Braxton, thanks for the link, but ya gotta go deeper than just the chart.  Try this:  http://www.rocna.com/kb/Rocna_sizing_recommendations.  It's from a "continuation link" right below the basic main website chart.

It, in part, says:

Over-sizing

Many Rocna customers, in improving their anchor type by switching to a Rocna from an older anchor which they have learned to be unreliable, make doubly sure about their upgrade by also increasing the weight of their anchor. We see this tendency a lot, and try to discourage it. As above, our official sizing is very conservative, and in many cases it's a case of "don't over-size – we already did that for you!"

On a weight-for-weight basis, the Rocna represents a very significant step up from most other types, and doubling the size (for example) could inadvertently cause serious problems with retrieval and other handling issues.
[/color]

I added the bold.  I really think we've discussed all the options you DO have in terms of sizing.  If YOU choose to get a Rocna 25, I personally believe it's overkill, and was so noted before.  But, it's your boat and your back (windlass?) [requested again - don't know if you hand-haul or crank your anchor up].

I continue to recommend that you consult, for instance, Calder's Cruising Handbook, page 394,which has a very good anchoring SYSTEM sizing section that we used to select our anchor size and also to size each and every one of our components.

I am just trying, as far as I can, to help you avoid overkill and ending up a potentially very unhappy skipper.  Perhaps I am missing something, and maybe you could be thinking of using the new Rocna as your "storm" anchor, and I suggest that is incorrect based on your new $ investment, because what you really want to do is select the right size Rocna for your daily use, which I discussed in detail earlier.  I did re-read your Reply #27, BTW.  If all you want is a "storm" anchor, and you choose the Rocna for it, by all means get the heaviest, meanest, most impossible to retrieve piece of hardware you possibly can.  But then, what are you planning to use as your "regular" anchor?  One of those old things you already have?  Which is the reason in the first place for you to even consider a Rocna (or any other new-style new generation anchor); it's the old ones that won't let ya sleep!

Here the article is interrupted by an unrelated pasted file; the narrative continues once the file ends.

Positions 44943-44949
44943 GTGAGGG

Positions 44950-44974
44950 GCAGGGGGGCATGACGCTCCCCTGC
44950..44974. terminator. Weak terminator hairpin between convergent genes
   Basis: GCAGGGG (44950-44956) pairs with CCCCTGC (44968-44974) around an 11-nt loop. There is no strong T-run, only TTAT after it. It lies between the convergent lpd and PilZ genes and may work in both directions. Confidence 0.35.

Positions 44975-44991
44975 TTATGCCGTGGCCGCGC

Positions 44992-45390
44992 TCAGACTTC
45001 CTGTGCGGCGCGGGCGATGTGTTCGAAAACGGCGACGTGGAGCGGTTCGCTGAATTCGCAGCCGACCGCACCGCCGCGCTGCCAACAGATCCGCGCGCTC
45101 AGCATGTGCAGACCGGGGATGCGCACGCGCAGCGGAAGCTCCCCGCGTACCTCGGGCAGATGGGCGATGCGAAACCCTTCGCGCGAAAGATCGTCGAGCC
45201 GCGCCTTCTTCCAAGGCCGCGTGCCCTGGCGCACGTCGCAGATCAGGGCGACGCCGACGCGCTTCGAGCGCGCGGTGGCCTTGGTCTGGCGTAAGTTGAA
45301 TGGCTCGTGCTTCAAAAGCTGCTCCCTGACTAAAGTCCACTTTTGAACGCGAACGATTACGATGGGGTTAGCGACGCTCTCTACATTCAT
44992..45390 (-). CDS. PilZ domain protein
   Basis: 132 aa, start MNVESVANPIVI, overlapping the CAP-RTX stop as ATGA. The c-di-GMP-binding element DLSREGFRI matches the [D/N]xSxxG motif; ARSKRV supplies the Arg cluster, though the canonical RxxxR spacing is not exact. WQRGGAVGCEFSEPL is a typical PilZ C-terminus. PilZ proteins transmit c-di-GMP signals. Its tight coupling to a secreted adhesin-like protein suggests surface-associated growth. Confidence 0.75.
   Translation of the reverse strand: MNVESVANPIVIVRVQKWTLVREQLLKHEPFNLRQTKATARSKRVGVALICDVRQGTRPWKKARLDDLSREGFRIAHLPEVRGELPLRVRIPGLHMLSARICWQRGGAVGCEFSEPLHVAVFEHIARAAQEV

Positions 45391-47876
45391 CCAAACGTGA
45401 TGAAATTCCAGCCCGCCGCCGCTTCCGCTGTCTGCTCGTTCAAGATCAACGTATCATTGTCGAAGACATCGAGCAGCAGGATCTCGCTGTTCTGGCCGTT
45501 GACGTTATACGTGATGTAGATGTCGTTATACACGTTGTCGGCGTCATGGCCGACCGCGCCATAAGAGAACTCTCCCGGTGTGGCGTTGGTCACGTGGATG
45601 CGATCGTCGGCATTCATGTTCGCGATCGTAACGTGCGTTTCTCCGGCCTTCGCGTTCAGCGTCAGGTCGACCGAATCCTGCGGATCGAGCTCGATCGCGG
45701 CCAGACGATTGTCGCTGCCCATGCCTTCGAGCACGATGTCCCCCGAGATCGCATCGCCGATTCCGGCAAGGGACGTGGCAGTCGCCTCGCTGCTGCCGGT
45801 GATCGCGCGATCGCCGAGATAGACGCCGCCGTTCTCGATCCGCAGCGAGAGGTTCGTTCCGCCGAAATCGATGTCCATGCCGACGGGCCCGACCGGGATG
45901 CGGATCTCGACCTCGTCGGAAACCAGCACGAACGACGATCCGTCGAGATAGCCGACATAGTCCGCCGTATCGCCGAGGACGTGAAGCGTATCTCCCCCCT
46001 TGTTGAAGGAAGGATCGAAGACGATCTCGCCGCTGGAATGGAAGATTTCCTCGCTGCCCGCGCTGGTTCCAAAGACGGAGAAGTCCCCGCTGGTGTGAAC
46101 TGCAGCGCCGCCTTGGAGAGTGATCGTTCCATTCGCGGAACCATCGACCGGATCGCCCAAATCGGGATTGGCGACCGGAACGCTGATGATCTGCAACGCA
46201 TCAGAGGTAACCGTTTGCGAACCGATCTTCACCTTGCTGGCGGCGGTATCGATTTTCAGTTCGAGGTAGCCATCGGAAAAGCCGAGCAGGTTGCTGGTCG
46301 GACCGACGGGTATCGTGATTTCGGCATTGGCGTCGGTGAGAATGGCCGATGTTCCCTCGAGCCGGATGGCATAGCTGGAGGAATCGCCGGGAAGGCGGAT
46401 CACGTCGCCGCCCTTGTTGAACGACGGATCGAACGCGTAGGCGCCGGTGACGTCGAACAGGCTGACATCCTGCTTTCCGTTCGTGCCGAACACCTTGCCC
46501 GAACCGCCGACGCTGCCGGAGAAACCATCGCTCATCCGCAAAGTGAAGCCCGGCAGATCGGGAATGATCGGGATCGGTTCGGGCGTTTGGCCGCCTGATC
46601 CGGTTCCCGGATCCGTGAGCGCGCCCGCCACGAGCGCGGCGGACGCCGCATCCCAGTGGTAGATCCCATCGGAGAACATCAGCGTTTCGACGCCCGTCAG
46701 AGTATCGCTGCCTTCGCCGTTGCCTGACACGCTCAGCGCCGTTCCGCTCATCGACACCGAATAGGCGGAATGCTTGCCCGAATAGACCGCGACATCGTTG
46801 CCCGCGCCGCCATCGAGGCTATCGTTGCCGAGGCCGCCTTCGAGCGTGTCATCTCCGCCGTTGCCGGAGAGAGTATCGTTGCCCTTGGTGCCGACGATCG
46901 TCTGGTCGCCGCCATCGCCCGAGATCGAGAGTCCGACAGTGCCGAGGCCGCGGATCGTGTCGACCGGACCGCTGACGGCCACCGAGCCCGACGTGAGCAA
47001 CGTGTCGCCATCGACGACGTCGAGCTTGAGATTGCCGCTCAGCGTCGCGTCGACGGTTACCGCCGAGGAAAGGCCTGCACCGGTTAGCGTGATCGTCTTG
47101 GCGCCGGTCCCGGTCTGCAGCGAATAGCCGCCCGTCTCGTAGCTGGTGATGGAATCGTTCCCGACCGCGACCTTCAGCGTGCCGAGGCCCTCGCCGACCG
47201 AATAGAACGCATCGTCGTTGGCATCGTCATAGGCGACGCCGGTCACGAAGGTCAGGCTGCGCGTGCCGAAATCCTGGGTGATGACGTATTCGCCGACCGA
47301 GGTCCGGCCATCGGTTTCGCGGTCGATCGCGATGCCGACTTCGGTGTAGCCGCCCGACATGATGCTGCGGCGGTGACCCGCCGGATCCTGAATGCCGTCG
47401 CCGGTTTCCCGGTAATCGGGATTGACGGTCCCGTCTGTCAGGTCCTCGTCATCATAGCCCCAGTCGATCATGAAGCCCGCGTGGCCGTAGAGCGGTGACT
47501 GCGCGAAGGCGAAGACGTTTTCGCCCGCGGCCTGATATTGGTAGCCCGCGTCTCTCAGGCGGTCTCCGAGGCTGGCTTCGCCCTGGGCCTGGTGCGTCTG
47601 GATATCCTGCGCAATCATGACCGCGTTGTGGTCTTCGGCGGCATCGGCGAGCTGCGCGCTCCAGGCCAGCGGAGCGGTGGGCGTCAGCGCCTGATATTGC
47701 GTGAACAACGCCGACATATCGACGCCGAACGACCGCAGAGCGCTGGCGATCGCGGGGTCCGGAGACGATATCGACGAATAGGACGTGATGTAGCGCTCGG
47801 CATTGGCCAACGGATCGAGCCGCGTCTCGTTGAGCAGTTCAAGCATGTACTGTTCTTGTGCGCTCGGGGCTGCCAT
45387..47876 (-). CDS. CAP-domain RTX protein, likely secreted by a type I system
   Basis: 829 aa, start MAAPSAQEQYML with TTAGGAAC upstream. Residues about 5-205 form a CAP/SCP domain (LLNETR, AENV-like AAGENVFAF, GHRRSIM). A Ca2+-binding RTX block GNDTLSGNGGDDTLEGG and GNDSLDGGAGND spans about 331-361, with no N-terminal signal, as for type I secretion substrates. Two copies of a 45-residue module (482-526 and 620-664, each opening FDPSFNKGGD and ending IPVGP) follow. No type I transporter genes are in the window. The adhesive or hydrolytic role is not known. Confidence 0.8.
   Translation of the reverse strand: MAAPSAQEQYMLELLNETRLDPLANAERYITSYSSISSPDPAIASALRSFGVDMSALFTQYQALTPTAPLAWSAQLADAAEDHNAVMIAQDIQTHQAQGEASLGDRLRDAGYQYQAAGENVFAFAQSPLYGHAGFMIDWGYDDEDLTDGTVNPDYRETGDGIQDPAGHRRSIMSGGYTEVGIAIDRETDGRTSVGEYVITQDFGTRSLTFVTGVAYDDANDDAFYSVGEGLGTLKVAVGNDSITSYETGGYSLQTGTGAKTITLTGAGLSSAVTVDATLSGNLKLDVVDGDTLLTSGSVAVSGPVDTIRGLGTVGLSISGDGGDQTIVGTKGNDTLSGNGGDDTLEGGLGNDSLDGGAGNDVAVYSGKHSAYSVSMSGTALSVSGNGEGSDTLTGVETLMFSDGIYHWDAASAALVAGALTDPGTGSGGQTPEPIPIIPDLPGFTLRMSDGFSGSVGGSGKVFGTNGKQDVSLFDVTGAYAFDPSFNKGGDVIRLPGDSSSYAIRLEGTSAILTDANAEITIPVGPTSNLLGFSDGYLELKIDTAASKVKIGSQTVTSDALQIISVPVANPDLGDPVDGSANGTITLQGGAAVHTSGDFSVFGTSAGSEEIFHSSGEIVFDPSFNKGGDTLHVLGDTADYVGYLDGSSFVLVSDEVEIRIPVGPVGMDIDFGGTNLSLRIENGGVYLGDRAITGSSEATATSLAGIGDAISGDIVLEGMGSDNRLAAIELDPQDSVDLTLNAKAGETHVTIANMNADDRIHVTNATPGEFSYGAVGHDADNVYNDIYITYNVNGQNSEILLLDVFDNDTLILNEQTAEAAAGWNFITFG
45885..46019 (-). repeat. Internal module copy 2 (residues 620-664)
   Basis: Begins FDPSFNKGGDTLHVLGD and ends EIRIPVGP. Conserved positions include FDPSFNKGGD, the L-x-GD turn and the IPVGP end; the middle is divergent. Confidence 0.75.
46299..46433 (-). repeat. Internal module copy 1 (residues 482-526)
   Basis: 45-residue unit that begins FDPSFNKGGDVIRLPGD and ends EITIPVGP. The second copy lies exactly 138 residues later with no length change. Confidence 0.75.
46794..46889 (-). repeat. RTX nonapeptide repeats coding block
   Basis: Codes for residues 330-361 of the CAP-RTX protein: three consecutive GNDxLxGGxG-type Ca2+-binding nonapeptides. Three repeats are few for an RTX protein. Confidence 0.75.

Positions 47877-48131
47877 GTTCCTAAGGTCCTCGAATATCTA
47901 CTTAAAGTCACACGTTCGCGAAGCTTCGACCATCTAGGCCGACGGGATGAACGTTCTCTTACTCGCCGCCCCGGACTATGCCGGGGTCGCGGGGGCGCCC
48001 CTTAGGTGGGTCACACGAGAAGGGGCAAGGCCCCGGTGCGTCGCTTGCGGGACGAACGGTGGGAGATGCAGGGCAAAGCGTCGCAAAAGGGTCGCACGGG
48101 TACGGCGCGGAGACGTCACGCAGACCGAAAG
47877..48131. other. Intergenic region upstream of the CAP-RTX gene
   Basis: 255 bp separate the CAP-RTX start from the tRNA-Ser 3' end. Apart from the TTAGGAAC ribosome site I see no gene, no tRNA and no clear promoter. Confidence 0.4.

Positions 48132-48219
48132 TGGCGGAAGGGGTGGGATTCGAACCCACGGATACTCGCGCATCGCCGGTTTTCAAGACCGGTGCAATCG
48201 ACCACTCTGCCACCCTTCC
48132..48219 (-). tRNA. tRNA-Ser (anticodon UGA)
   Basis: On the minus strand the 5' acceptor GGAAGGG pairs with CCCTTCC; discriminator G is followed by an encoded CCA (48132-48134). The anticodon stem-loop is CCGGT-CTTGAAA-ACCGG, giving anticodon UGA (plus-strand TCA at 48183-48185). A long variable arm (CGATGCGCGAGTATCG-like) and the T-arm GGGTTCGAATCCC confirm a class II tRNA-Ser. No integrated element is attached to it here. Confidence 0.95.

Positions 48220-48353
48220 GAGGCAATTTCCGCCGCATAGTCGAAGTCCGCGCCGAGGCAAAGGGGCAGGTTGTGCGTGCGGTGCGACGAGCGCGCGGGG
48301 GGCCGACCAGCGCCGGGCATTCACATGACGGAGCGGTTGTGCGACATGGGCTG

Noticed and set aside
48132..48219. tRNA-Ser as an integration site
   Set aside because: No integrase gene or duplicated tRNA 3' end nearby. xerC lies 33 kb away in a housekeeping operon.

And I sincerely don't believe for a moment that you'd use one of your old anchors during the day and then haul out your new "storm" anchor if you decide to stay overnight at an anchorage.  Buy the right sized Rocna, and simply use it.  What could be easier, on you and your wallet?

Ron Hill has explained anchoring techniques many, many, many times here, and I don't wanna have to have him retype it all again (he's our "hunt-and-peck" typist):  Your daily anchor should be used, and it should hold your boat and sized for your anticipated conditions.  Lunch hooks are useless and dangerous.  The hook should hold and be appropriately sized for retrieval as well as holding power.

PS:::  BTW, Craig Smith of Rocna asked me to contribute photos of our setup with our new Rocna awhile ago.  I sent him a few, and today I suggested he come over and check out this thread with its many photos.  He may ask some of you for them in better res.